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Week in perspective

TEACHERS and other public-sector workers could get interest-free loans to enable them to buy homes in areas with soaring house prices, it was announced this week. Ministers hope the plan - one of a number being considered to boost access to housing - will help attract teachers to areas such as London, where high house prices are driving teachers away and many schools are having to rely on staff from overseas.

Deputy Prime Minister John Prescott launched a consultation paper, which also proposes cash grants in areas where house prices are rising quickly. Interest-free loans would cut mortgage repayments and give teachers a wider range of properties from which to choose. Applicants would have to prove that prices in the area were excessive and that teachers were in short supply. Reports had suggested that those eligible could get an interest-free loan of up to pound;50,000, but this figure was later dismissed by the Government.

The move comes hot on the heels of the announcement that trainee teachers will be paid a salary, and is ministers' latest attempt to tackle the growing recruitment crisis.

However, union leaders warned that millions of pounds could be wasted unless the salaries - which will be available only to graduate trainees - are made conditional on the trainee going on to become a teacher. Nigel de Gruchy, general secretary of the National Association of Schoolmasters Union of Women Teachers, criticised the scheme as a "sticking plaster, albeit of a more expensive kind than usual".

The Tories were also on the attack this week. At the Conservative spring forum in Harrogate, their leader, William Hague, said education was nowone of the key areas where the Tories could pick up votes. He argued that many people felt "betrayed" by Labour's failure to live up to its election promises.

Labour is also gearing up for the next election, with Cabinet ministers congregating at the Prime Minister's country residence, Chequers, to discuss their strategy. It is expected they will produce an updated version of their 1997 pledge card, which included a promise to cut class sizes for five to seven-year-olds. One potential promise, thought to be favoured by Tony Blair, is to make computers accessible to all children in the classroom.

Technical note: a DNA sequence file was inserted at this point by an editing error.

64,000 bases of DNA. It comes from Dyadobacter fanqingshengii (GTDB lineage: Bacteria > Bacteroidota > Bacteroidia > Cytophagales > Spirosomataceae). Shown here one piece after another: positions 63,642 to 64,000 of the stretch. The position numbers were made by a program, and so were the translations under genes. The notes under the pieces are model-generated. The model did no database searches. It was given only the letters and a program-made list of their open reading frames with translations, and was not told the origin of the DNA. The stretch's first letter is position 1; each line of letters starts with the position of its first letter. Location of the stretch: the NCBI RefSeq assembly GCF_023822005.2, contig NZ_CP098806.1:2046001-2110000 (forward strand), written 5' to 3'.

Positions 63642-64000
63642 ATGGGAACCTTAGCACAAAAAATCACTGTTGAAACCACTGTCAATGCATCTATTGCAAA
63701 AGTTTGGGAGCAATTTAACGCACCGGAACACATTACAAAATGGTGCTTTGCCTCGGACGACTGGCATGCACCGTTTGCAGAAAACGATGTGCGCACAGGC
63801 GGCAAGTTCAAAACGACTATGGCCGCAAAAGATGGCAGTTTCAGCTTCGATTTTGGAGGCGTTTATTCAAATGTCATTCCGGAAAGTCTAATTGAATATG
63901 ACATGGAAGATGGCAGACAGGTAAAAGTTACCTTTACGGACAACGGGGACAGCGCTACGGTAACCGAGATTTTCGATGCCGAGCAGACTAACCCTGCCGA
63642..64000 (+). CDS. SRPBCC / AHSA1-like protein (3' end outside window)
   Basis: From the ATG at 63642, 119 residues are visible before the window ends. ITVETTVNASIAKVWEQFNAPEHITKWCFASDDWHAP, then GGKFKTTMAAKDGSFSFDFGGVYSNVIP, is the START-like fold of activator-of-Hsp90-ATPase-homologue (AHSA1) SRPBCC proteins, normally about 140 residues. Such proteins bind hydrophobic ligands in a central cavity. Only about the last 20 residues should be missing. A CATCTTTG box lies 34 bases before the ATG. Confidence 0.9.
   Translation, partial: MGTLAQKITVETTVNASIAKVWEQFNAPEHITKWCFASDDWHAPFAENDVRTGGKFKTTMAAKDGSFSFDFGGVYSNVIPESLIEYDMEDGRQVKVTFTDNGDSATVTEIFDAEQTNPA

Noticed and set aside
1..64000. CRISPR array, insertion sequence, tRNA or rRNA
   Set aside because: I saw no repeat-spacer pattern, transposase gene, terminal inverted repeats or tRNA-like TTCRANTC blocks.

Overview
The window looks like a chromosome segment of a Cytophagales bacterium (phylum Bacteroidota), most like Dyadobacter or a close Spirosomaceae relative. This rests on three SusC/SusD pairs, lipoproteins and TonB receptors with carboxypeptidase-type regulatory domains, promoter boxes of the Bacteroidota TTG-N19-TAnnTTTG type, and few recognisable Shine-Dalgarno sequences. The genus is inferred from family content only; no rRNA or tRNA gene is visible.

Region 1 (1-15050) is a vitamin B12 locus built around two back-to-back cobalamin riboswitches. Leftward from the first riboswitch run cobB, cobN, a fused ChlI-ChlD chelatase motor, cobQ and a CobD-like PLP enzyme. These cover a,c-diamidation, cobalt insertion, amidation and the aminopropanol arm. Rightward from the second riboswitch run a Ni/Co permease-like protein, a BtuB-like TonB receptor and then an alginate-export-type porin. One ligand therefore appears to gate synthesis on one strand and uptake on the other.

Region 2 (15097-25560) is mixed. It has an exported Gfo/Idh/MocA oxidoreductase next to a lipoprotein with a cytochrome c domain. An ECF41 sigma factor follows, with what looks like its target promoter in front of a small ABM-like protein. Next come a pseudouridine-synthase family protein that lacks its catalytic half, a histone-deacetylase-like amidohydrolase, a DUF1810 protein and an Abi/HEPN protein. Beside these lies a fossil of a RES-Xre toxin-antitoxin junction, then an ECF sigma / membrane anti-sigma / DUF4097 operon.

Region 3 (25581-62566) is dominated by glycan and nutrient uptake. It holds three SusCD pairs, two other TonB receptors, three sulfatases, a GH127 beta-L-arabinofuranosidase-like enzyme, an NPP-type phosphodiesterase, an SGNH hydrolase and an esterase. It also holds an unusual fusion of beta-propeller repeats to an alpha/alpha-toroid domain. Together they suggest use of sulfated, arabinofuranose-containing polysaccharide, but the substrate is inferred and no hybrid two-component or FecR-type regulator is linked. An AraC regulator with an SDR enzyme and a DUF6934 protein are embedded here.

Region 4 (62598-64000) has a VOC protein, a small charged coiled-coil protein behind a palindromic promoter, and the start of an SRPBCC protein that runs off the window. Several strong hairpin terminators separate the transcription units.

It seems, though, that headteachers would rather the Government cut red tape. This week's report from the Better Regulation Taskforce - which reports directly to Downing Street - argued that headteachers should be freed from bureaucracy and given more power to run their schools.

The report says schools have too many forms to fill in and should send information to a single body rather than being required to send separate forms to the Department for Education and Employment, local education authorities and government agencies. The taskforce findings are understood to have received a sympathetic hearing from the Prime Minister.

The Government launched it's own report this week, setting out the future of school sport. A new pound;75 million fund will be set up to improve facilities in primary schools and the number of specialist sports colleges will be increased to 110.

Ministers also hope to persuade sports governing bodies to become more involved in education and require their star performers to visit schools on a regular basis.

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